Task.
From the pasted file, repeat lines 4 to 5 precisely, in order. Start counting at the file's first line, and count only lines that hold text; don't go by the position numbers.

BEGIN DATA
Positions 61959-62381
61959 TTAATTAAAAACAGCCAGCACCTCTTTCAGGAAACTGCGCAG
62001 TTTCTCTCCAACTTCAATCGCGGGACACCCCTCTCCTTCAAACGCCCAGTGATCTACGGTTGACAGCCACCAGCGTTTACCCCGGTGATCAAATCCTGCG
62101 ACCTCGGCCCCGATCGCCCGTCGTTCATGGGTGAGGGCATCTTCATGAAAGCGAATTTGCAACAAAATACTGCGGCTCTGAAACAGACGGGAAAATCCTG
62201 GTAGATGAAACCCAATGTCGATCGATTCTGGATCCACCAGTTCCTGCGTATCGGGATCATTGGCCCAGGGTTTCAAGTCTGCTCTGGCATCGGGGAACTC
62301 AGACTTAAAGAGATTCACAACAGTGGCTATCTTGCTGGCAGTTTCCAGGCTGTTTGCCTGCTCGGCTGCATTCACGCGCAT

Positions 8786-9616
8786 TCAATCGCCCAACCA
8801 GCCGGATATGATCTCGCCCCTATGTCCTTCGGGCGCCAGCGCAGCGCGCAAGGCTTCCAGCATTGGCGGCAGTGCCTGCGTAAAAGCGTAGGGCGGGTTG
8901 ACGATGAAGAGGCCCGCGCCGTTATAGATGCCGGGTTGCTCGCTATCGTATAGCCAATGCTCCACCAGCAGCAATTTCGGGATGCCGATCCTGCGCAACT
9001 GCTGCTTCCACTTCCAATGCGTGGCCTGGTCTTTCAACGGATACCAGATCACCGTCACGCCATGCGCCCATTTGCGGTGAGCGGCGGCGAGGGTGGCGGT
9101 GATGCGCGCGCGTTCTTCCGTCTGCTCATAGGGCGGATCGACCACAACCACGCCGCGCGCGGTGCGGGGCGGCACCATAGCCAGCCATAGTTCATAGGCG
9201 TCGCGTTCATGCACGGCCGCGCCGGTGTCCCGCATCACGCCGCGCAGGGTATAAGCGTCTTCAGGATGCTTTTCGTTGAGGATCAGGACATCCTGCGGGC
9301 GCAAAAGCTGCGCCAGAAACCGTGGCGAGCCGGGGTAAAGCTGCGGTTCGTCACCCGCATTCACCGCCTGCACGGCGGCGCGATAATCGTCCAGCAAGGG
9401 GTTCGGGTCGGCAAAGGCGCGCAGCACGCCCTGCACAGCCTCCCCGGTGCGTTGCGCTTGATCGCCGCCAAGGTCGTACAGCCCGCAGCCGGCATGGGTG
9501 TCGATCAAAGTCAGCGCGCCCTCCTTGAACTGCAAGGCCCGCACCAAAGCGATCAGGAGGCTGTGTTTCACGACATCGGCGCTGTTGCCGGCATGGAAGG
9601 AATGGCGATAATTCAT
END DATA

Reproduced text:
62101 ACCTCGGCCCCGATCGCCCGTCGTTCATGGGTGAGGGCATCTTCATGAAAGCGAATTTGCAACAAAATACTGCGGCTCTGAAACAGACGGGAAAATCCTG
62201 GTAGATGAAACCCAATGTCGATCGATTCTGGATCCACCAGTTCCTGCGTATCGGGATCATTGGCCCAGGGTTTCAAGTCTGCTCTGGCATCGGGGAACTC